As CO2, a potent greenhouse gas, continues to accumulate in our atmosphere, the pace of global warming may depend on how much of it can be captured and stored by forests—particularly highly productive tropical rainforests. Trees may grow larger and capture more carbon when exposed to rising CO2, but other factors such as water or nutrient limitation may inhibit this “CO2 fertilization” effect.

To determine the potential for CO2 fertilization in tropical forests, Ceci led an expedition to find cracks in the volcanic bedrock (vents) that allow large amounts of volcanically produced CO2 to percolate up through the soil and fumigate the surrounding forest. Her reconnaissance team spent their days traversing the flanks of the volcano searching for vents and relying on Lindsay’s impeccable aim with a 7-foot sling shot to install CO2 sensors 40 feet high in the forest canopy. Ceci will use the data from these sensors to identify areas of the forest that are exposed to elevated levels of CO2. Comparing growth rates of these forests to neighboring sites not exposed to elevated CO2 will provide a window to how tropical forests will operate in the future when comparable conditions will be the norm.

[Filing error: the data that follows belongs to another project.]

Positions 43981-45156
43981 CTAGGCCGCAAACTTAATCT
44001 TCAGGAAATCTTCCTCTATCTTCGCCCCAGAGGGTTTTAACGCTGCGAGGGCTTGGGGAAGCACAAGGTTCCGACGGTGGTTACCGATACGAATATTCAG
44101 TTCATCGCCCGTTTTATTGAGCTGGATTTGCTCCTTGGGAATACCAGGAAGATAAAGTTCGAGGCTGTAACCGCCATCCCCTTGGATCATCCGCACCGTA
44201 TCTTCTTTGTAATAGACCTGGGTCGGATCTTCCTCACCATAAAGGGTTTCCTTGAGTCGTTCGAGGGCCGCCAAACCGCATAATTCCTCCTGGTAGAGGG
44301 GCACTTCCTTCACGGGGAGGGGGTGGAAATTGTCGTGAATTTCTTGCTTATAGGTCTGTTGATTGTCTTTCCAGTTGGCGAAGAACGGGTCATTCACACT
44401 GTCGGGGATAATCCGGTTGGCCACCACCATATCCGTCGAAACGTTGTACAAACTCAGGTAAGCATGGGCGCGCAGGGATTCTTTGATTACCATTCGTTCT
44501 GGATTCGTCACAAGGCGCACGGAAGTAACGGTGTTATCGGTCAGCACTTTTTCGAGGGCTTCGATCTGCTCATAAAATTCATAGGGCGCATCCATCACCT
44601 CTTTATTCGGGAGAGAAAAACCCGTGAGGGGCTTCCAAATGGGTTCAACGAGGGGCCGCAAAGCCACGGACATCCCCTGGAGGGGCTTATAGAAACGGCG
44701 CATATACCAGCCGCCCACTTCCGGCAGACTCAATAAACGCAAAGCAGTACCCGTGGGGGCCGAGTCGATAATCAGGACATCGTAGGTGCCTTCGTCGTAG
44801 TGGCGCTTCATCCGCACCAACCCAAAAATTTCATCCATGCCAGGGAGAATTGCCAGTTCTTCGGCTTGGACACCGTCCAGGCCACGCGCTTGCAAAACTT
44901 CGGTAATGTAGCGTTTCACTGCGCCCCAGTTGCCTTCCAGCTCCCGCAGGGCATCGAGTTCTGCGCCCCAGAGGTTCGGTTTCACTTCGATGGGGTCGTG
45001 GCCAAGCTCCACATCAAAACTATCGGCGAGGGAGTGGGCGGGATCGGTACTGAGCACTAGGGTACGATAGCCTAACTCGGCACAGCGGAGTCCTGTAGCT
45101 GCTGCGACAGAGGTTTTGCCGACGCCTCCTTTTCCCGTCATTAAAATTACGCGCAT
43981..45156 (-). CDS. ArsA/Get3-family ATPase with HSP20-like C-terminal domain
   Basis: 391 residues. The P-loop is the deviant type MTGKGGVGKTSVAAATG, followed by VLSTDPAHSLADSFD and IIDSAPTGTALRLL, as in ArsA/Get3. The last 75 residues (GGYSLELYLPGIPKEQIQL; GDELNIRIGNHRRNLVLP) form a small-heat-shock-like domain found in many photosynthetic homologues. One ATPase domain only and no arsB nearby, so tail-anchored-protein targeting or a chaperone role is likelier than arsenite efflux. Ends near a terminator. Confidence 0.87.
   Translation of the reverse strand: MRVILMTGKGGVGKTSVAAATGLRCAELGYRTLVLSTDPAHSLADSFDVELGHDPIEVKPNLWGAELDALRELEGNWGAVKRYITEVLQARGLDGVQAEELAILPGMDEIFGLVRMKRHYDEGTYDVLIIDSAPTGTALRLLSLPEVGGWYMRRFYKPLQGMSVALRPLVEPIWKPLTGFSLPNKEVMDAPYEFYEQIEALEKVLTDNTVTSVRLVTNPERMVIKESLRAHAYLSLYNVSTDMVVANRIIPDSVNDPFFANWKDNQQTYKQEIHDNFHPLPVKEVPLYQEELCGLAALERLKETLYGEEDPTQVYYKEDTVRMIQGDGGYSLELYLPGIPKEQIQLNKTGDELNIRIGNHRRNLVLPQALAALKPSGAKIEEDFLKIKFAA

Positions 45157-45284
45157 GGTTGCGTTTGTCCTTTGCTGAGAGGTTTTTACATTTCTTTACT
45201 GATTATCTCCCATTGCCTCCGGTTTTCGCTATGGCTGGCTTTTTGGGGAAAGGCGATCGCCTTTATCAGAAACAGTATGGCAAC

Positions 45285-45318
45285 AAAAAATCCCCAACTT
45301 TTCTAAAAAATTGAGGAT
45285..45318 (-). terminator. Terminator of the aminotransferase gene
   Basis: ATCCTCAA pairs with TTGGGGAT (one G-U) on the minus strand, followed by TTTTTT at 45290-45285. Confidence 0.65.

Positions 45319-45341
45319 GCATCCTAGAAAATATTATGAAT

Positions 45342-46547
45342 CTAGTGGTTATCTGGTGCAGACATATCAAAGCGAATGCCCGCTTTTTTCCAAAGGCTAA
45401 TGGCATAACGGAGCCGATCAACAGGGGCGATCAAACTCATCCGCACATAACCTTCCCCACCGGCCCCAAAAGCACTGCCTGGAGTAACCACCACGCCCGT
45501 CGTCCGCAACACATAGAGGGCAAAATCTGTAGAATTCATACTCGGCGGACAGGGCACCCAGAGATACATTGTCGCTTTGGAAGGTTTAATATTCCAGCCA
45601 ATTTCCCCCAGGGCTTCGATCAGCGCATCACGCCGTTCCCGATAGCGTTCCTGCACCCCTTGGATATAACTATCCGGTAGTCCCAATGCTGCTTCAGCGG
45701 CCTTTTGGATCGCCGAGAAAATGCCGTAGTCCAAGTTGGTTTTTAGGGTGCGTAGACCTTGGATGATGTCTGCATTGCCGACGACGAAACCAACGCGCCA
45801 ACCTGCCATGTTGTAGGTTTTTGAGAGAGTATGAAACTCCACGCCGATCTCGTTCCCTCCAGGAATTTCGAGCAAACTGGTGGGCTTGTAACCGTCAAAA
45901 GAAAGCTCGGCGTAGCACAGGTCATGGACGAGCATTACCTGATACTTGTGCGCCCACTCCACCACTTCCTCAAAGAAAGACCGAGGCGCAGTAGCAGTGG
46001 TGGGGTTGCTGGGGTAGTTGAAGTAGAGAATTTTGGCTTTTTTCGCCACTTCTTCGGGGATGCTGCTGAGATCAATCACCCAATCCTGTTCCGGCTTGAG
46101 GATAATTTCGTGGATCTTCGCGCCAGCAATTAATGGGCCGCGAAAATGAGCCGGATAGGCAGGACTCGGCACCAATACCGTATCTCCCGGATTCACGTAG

A CO2 sensor hangs in the forest canopy adjacent to a volcanic CO2 vent on the Rincón de la Vieja volcano
A CO2 sensor hangs in the forest canopy adjacent to a volcanic CO2 vent on the north side of the Rincón de la Vieja volcano. In order to use these vents as natural CO2 enrichment experiments, the team must first use these sensors to verify that the plants around the vents are growing in elevated CO2 conditions. Ben Taylor